Complementary measure projects have the potential to achieve greater environmental benefits throughout the Murray-Darling Basin, according to a recent study conducted by the CSIRO on Murray-Darling Basin Plan (MDBP) implementation.
The CSIRO's report outlines a draft method
for assessing the relative environmental benefits of complementary measure projects.
Murray-Darling Basin Authority Head of Environmental Management Carl Binning said the study shows that complementary measure projects can go a long way in helping keep river systems healthy.
"Complementary measures are non-flow activities to help the environment, such as the installation of fishways and fish diversion screens, release of the carp herpes virus, investments to address cold water pollution and riparian management activities and habitat restoration," Binning said.
"We know that complementary measures can play an important role in achieving MDBP outcomes
. Both additional water and environmental management are required to deliver a healthy river.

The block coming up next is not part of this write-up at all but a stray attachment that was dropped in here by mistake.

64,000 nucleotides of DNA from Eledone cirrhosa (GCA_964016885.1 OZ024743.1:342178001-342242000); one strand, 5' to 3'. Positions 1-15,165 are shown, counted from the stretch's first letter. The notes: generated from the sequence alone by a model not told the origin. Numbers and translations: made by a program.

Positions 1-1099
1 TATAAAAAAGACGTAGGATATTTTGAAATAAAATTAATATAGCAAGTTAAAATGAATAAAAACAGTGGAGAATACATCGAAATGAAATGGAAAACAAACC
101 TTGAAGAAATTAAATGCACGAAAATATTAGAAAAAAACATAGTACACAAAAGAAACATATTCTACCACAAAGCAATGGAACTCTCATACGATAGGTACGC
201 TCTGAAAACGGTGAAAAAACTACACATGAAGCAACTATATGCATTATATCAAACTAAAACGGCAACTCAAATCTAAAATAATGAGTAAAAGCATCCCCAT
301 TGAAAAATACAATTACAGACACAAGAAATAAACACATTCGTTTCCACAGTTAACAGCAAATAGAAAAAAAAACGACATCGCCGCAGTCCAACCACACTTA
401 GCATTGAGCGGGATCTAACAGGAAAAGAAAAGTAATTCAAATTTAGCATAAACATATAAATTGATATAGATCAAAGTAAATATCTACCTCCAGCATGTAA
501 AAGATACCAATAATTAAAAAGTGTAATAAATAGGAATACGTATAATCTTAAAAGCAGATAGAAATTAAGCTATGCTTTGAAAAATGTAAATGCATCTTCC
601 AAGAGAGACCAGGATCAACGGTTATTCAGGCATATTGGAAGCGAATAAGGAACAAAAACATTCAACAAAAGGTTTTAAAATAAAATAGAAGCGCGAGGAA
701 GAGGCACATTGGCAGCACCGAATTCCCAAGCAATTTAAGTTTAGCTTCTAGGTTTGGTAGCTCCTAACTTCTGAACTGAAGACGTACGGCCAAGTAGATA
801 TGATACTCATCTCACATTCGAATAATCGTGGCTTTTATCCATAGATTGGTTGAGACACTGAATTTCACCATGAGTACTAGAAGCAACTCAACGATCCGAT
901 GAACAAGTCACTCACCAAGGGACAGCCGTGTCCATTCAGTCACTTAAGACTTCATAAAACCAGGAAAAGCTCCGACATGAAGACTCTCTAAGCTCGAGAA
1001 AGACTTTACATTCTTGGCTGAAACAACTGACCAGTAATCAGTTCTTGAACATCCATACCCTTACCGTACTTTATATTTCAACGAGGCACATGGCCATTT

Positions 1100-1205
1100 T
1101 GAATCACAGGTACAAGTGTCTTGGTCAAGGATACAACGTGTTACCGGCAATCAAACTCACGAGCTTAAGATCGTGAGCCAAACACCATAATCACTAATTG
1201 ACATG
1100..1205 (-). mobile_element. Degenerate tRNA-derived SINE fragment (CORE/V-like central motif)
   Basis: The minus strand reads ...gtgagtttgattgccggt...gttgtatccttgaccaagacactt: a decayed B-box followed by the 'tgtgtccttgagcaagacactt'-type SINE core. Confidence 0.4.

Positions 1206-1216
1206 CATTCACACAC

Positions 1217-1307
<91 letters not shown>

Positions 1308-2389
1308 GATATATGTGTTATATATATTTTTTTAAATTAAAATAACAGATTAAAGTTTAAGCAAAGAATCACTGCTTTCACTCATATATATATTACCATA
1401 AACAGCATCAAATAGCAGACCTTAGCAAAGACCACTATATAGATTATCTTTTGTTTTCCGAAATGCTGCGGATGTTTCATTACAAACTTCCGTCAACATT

"It is important that we can quantify, assess and compare the potential environmental benefits of different kinds of measures. This information will help governments prioritise any future investments in complementary measures.”
Binning said the method developed by the CSIRO is a positive first step towards managing waterways more sustainably and officially recognising the importance of complementary measures in future approaches.
"The method developed by CSIRO is a major step forward in the ability to evaluate potential complementary measure projects according to their environmental benefits,” he said.
“However, the method will require further development before it could be applied to any package of projects. Complementary measures are not a new concept; the Basin Plan acknowledges that other actions, along with water recovered for the environment, can provide benefits.
"The MDBA acknowledges that complementary measures are important actions to take but cannot serve as substitutes for flow related outcomes.”
CSIRO spokesperson Ian Cresswell said strong scientific collaboration was a key feature of the project.
"We worked with southern Basin jurisdictions and scientific experts throughout the method's development," Cresswell said.
"It was a great opportunity for scientists from across the Basin to get together and work on a common goal to better understand ways to enhance the environmental benefits of water being recovered through the Basin Plan."
Take a look at the CSIRO’s full report here.